Washington, D.C., is not known as a beacon of honesty and candor. So it’s almost shocking to see the House pass a budget bill as thoroughly straightforward and grounded in reality as the Sequester Replacement Reconciliation Act.
Just like the budget resolution passed by House Republicans in March, this budget measure does not deny the severity of our debt problem and does not pretend that there are quick, easy fixes. It is impossible to reduce our $16 trillion debt unless every aspect of the federal budget is on the table -- from social programs to defense to entitlement spending.
Critics of the legislation argue that Congress can effectively reduce the deficit by cutting defense spending while leaving funding for social programs virtually untouched. Even a cursory examination of the numbers demonstrates this is blatantly untrue. Out of $46 trillion in total federal spending projected for 2013 to 2021, defense spending accounts for $5.3 trillion -- compared to $11.3 trillion for domestic discretionary spending and a staggering $26.1 trillion for entitlement programs. Frankly, if we cut defense spending to zero, we would still be in debt. Likewise, relying on spending cuts to social programs would barely make a dent in the deficit.
The Sequester Replacement Reconciliation Act is a balanced, responsible alternative to automatic, across-the-board spending cuts known as “sequester” that are set to take place in January 2013. There is a good reason the sequester was designed as a last resort, only to be implemented if the bipartisan “Supercommittee” failed to agree on a set of $1.2 trillion in spending cuts in conjunction with last summer’s debt limit agreement. The sequester would place a disproportionate burden on defense spending and implement arbitrary cuts to vital domestic programs. Under sequester, military spending would absorb 43 percent of the budget cuts despite representing just 24 percent of the budget. Entitlement spending, on the other hand, makes up 39 percent of all federal spending but would sustain just 15 percent of the sequester cuts.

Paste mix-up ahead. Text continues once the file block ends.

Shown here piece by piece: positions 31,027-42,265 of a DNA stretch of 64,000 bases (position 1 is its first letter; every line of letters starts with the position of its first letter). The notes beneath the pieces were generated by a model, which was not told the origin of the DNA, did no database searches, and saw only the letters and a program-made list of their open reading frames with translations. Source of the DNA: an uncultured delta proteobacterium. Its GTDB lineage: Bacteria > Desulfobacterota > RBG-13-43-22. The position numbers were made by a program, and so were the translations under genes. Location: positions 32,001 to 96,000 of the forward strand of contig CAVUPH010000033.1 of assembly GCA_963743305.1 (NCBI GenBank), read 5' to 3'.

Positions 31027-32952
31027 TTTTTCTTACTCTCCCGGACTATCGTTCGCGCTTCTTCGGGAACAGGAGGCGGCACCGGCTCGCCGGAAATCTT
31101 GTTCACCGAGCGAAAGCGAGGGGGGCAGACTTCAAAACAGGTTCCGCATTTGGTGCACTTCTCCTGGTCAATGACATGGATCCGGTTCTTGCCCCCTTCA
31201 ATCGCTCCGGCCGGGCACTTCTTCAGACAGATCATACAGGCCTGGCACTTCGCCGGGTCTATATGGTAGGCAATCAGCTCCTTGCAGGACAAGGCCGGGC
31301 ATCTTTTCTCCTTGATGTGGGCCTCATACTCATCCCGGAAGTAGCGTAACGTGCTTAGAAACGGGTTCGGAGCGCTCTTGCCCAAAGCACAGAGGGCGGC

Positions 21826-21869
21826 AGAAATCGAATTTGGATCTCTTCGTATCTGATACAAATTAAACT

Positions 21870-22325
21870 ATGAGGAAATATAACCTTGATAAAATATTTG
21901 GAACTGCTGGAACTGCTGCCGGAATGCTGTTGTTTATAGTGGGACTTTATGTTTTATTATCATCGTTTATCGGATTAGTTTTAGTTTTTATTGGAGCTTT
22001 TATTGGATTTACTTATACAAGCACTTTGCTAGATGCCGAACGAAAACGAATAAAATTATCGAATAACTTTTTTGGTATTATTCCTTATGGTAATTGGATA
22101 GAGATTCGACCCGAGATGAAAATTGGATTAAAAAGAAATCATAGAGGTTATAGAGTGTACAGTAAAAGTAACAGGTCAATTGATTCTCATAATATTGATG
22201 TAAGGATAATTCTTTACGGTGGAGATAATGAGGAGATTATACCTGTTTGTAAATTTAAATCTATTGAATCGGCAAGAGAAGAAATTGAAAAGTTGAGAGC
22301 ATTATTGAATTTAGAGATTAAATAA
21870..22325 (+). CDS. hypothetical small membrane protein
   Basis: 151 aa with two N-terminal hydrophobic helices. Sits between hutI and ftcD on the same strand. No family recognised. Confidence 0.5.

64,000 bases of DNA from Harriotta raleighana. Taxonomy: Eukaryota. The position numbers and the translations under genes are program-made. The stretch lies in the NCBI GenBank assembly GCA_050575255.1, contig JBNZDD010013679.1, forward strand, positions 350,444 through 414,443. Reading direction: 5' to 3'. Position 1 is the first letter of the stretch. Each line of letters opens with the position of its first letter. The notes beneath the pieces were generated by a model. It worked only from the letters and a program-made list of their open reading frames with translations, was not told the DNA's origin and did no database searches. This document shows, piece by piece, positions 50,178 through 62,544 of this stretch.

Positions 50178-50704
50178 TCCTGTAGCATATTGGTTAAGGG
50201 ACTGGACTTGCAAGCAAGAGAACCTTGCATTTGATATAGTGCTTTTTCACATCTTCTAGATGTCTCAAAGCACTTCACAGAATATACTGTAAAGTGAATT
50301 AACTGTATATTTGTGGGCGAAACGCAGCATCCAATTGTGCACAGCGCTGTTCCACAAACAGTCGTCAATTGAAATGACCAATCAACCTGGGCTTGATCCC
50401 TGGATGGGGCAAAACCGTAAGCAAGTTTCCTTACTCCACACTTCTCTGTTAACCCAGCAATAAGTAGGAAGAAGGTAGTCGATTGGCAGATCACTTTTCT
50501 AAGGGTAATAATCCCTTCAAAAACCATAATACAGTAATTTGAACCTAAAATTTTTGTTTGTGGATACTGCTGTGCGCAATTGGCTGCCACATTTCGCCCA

The defense budget should be scrutinized for wasteful spending just like every other part of the budget. However, the sequester cuts would have a devastating effect. If the sequester proceeds, our Army will be reduced to its smallest size since 1940. We’ll have the smallest Navy since 1916, and the smallest Air Force in American history.
Unlike military spending, which declined steadily throughout the 1990s and remains at historically low levels, spending for domestic programs has exploded. Since 2002, funding for energy conservation programs has grown 975 percent. Spending on food stamps has jumped by 267 percent. With statistics like that, can anyone honestly say that there is no wasteful spending in these programs? Making gradual, targeted reductions is vastly preferable to the extreme cuts heading our way if we delay action.
The federal government is on the path to bankruptcy because, for too long, politicians have taken the easy course of ever-increasing spending. Now there are no easy choices left. Anyone who claims otherwise is not being honest with the American people. Like House Republicans’ previous budget proposals, the Sequester Replacement Reconciliation Act is a reasonable plan and a significant step forward in the struggle to restore fiscal discipline.